• Neither parent can have a body mass index (BMI) above 40.  For help with calculating your BMI, see the BMI entry at Wikipedia.

In general, the China adoption process goes like this:

  • You apply to IFS and receive your confirmation of acceptance.
  • We coach you through the process of preparing paperwork for the adoption, including:
    • Passports
    • USCIS form I-800A (immigration pre-approval)
    • Home Study
    • Dossier (paperwork required by the Chinese government) NOTE:  As part of your Processing Fee, IFS staff will do the work of authenticating your dossier for you. You pay only the fees charged by the different government agencies and the Chinese consulate.
    • Letter of Intent (paperwork required to accept a child referral)
    • Travel and child’s immigration documents

If you want a SN child, we will match you with a child after your dossier is submitted.

If you want a SF child, we can match you at any time during the dossier preparation phase.

Additional Facts

  • Within four to five months of when your dossier is submitted, you will travel to China to finalize your adoption and bring home your child. Travel Time is approximately 14 days.
  • Our bilingual staff will meet you at the airport, travel with you, and walk you through each step to assure a safe and stress-free trip. Tours and sightseeing can be arranged prior to or during your trip to China.
  • China is a Hague Convention country. This means that agencies that conduct adoptions from China must be accredited by the U.S. Department of State (via the Council on Accreditation). IFS is a COA Hague Accredited Agency. Under our accredited status, IFS can accept new applications as a primary, accredited provider from families who want to adopt from China.

The information in this program description is subject to change without notice.

Fees & Expenses

IFS Application Fee:  $400

IFS Agency Coordination Fee: $4550

Siblings adopted at the same time: $500 for each additional child.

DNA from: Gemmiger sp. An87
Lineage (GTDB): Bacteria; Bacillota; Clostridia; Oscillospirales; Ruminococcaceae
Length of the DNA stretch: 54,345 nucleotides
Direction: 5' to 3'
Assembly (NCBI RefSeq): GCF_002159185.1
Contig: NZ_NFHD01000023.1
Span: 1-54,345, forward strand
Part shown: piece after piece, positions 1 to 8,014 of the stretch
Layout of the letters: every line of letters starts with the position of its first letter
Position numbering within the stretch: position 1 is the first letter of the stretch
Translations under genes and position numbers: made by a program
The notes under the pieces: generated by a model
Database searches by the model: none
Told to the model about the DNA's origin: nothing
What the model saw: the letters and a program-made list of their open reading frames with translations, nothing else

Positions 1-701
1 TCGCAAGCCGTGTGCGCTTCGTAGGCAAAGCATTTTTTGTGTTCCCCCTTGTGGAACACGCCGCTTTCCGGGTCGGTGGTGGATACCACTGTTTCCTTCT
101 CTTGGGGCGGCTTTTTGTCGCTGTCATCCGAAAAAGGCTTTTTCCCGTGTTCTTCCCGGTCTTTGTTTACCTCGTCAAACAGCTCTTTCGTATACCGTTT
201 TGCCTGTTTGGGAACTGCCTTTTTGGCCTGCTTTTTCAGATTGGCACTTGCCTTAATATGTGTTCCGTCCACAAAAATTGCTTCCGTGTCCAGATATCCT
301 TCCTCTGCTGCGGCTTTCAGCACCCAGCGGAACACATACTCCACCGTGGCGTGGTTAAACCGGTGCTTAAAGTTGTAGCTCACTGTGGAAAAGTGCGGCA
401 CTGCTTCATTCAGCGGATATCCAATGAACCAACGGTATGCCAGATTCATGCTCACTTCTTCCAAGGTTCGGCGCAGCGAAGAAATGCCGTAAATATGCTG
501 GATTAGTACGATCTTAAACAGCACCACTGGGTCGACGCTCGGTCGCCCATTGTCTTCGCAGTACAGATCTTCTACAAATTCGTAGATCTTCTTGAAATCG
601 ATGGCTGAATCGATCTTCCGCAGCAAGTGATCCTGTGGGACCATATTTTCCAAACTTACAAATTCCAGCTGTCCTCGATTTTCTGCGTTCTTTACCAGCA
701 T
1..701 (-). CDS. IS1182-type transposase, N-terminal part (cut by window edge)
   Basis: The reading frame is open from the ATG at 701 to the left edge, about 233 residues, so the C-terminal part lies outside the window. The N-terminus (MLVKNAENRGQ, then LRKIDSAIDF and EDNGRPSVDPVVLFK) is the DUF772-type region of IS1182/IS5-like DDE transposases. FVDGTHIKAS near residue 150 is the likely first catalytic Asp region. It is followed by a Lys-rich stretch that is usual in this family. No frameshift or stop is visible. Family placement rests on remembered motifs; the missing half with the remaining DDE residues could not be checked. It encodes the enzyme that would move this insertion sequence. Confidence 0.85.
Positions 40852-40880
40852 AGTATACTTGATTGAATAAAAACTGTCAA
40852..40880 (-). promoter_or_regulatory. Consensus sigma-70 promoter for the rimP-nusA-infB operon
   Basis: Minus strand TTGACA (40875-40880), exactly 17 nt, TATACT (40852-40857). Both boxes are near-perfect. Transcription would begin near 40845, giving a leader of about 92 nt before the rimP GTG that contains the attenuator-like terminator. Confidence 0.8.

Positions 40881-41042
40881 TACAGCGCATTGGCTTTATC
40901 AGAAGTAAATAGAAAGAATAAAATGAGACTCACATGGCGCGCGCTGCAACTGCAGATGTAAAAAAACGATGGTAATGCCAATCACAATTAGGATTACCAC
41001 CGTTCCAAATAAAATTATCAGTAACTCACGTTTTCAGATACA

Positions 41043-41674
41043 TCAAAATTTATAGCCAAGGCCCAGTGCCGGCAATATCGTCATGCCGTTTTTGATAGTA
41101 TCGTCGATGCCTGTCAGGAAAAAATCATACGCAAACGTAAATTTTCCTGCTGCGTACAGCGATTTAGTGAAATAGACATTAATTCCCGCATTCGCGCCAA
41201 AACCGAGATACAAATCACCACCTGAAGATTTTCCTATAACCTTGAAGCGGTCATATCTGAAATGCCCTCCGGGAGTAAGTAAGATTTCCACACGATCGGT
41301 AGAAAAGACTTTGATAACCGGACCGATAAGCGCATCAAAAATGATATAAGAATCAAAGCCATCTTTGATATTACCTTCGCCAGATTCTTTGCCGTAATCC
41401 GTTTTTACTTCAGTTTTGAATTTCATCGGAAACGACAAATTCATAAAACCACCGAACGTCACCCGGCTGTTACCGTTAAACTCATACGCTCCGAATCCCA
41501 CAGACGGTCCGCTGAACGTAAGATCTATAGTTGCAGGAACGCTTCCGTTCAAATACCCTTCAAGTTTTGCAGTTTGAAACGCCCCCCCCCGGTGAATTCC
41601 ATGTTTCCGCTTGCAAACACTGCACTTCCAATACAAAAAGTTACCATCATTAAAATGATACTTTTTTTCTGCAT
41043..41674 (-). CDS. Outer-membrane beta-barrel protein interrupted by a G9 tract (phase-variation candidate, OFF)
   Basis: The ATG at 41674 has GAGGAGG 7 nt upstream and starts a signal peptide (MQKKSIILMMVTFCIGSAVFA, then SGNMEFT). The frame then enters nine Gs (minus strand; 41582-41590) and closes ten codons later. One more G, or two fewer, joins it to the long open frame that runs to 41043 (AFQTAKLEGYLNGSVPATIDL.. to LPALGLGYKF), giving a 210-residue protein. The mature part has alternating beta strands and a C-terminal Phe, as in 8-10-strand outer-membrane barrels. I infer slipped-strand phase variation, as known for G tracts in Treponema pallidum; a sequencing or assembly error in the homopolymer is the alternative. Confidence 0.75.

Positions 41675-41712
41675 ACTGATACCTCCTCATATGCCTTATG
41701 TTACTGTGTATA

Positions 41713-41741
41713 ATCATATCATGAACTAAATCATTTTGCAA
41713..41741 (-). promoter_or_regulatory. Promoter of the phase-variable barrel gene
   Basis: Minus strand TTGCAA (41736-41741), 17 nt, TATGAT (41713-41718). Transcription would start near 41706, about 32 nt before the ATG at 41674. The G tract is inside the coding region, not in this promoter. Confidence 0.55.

Unrelated children adopted at the same time: $2000 for each additional child.

Expatriate (clients living out of the U.S.): Additional $1000

IFS China Program Fee: Contact IFS for the latest information regarding all fees related to the China Special Needs adoption program.

Additional Expenses:

  • Orphanage Donation (paid directly by PAP to CCAA): $6500
  • Civil Affairs Fee (paid directly to Civil Affairs office by PAP): $960
  • Home Study: $1900 – $2300  PAPs in states where IFS is licensed must use IFS as their home study agency (Texas, Arizona, Oregon, Pennsylvania, Arkansas). PAPs living in other states must use a home study provider who is a current COA Hague Accredited agency. Check with your IFS representative for the most recent information regarding IFS China adoptions in other states. IFS Home Study Fees vary per state ($1900 – $2300). Contact IFS for a detailed fee schedule for home assessments.
  • All travel related expenses for you and your child. This includes international airfare, in-country airfare and ground transportation, escort and translator services, visas for you and your child, motels, food, etc. Contact your IFS representative for a complete list cost estimates.
  • All document preparation expenses paid directly by PAP to government and state agencies (ie., fingerprints, passports and passport pictures, fingerprints, USCIS Petition to Adopt, authentications, apostilles, notaries, etc.). Contact your IFS representative for a complete list of cost estimates.
  • Post-adoption report pre-payment. A total of six reports are required after your child arrives in the U.S. IFS will require $360 for the translation costs from all families. If IFS is the home study provider for the family, then IFS will also require $1,100 pre-payment for these reports. Otherwise, families will need to provide proof from their home study agency of pre-paid post-adoption reports. These fees and/or proof are due at Travel Approval from China.
  • Sight-seeing excursions – optional, paid directly to vendor(s).

Fees are subject to change without notice. Please check with IFS for up-to-date program descriptions before applying.

The orphanages in China are filled with many wonderful adoptable children and each one is significant in the eyes of God. We encourage you to make an eternal difference in a special child’s life through the miracle of adoption.

 For information about Adoption Tax Credits and other tax planning information , see http://taxes.about.com/od/deductionscredits/qt/adoptioncredit.htm. NOTE: IFS does not provide any tax-planning advice. Prospective adoptive families should consult with their tax or financial planning professionals for additional advice on the adoption tax credit.

MORE ABOUT THE IFS CHINA PROGRAM

Look Who Just Came Home from China – April – October, 2011

Look Who Just Came Home from China – November, 2011

Read the Latest IFS CHINA LATELY Newsletter – December, 2011

Look Who Just Came Home from China – February – April, 2012

Look Who Just Came Home from China – May – July, 2012

Read the Latest IFS CHINA LATELY Newsletter – July, 2012

Look Who Just Came Home from China – September – December 2012

Read the Latest IFS CHINA LATELY Newsletter – December 2012

Look Who Just Came Home from China - February – June 2013

Read the Latest IFS CHINA LATELY Newsletter – June 2013